Workplace Wellness Decreases Health Cost
There is mounting evidence that supports the need for workplace wellness programs and more companies and EAP’s than ever are implementing health and wellness strategies to reduce absenteeism, injuries, health care costs and long-term disability.
Over 64 percent of U.S. businesses attest that wellness programs are effective at improving health. More than 50 percent offer health benefits providing at least one type of wellness program. Employers can use work site wellness programs to prevent direct costs related to disease and illness and to reduce indirect costs by reducing absenteeism, improving productivity and helping employees to achieve better balance in their lives.
The intensity of a workplace wellness program can range from bulletin board, pamphlet or newsletter information to worksite fitness facilities, health risk reduction classes, yoga, and personal lifestyle change classes and coaching. Workplaces can also help by encouraging routine physical exams with primary care providers or holding on-site health screenings.
"Research shows that companies can save anywhere from $3 to $15 for every $1 spent on health and wellness within 12 to 18 months of implementing a [workplace wellness] program," the statement's lead author, Mercedes Carnethon, an assistant professor of preventive medicine at Northwestern University's Feinberg School of Medicine, said in a news release from the heart association.
"Beyond cost savings and increased productivity, visionary employers are realizing the value of an employee's total health," she said. "An effective worksite wellness program can attract exceptional employees, enhance morale and reduce organizational conflict."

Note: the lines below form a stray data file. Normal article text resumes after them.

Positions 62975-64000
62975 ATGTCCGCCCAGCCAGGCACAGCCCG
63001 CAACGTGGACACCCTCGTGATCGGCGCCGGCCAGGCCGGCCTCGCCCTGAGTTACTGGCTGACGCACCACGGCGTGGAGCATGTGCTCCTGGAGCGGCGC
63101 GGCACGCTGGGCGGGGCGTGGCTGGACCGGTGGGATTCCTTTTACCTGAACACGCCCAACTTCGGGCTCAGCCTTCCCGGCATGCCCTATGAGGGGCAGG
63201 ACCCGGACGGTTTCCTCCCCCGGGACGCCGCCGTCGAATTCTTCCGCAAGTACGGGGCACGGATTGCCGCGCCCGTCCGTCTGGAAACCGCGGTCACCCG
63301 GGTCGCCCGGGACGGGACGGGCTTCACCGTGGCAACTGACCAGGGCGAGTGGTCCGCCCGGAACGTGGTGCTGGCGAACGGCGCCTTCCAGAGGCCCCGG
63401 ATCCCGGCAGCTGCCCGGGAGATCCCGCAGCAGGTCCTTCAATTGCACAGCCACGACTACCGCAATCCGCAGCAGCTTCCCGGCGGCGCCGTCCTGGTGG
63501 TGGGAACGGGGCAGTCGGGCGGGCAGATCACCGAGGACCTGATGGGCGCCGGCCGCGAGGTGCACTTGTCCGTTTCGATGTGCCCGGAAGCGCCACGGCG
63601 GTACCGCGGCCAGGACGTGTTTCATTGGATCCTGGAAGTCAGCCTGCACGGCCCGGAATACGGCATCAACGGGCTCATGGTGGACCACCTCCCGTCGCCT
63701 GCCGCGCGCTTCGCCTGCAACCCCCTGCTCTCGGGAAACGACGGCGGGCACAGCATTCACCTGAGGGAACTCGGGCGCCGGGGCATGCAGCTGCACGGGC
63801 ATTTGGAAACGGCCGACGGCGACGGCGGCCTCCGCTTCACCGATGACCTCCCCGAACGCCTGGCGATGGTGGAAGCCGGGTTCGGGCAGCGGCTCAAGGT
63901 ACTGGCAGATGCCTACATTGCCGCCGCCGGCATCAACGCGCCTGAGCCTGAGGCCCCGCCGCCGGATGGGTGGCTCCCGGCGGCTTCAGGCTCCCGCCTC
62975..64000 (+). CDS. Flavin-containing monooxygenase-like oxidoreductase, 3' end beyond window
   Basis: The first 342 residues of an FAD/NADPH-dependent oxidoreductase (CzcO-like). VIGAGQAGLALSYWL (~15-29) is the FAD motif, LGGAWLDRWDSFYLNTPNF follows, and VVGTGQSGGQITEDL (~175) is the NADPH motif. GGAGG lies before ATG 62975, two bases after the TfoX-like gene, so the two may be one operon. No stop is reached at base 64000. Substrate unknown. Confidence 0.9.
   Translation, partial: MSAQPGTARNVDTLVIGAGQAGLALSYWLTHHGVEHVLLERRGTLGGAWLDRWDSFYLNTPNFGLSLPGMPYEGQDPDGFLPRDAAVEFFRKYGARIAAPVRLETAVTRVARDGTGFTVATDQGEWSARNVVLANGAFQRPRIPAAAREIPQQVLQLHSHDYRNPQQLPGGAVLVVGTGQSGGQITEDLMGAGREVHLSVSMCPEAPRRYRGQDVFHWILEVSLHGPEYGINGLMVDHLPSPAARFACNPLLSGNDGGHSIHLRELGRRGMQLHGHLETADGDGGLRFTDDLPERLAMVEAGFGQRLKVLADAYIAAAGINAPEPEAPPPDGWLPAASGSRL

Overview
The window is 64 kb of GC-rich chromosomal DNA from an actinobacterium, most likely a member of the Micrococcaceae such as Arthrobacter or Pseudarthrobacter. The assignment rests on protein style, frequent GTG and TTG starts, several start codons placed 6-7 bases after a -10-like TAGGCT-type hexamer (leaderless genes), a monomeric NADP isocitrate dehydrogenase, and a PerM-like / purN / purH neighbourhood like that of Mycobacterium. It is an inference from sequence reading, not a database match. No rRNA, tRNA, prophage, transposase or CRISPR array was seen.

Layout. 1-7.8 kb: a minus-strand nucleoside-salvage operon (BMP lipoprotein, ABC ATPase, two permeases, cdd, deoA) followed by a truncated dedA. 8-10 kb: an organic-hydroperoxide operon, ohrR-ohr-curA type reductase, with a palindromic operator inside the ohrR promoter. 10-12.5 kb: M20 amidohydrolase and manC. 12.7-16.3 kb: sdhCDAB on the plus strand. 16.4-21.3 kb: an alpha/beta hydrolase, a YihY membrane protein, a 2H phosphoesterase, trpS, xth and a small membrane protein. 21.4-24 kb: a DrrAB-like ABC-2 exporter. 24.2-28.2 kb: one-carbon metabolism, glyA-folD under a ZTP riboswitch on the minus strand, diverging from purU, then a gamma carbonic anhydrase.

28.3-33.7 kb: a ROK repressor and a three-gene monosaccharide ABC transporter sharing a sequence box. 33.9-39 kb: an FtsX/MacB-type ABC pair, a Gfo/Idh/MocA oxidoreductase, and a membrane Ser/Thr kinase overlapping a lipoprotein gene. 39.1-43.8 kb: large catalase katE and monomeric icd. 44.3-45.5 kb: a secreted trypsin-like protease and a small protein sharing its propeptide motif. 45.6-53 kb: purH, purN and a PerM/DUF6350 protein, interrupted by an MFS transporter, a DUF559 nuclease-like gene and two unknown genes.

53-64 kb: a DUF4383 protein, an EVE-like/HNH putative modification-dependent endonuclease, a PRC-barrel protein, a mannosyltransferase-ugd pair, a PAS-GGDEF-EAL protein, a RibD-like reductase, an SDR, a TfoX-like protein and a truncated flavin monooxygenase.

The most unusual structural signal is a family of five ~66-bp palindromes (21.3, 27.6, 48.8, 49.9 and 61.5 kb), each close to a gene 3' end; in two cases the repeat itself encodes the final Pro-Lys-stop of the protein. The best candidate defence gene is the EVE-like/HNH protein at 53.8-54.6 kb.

More than 130 million Americans are employed which means that workplace wellness programs have the potential to reach a sizable population. "We are making great strides in workplace wellness, but we also know that half of employees don't have access to these programs, mainly because they work in small companies or for employers that have a small number of employees at multiple sites," Carnethon said.
According to a study of 2,400 adults, published in the journal Preventive Medicine in 2003, people who increased their physical activity from none to three days per week or more paid $2,200 less on average per year for health care than those who remained sedentary. According to NBGH research, obesity-related health issues alone cost American companies roughly $13 billion per year.
Workplace wellness can not only decrease health cost, but help the employee feel more motivated and have higher work production. If your place of work does not have a wellness program ask them to start one.
Materials from the Chicago Tribune and Corporate-wellness-programs are used in this report about the workplace health and wellness.
Written by Tyler Woods Ph.D.
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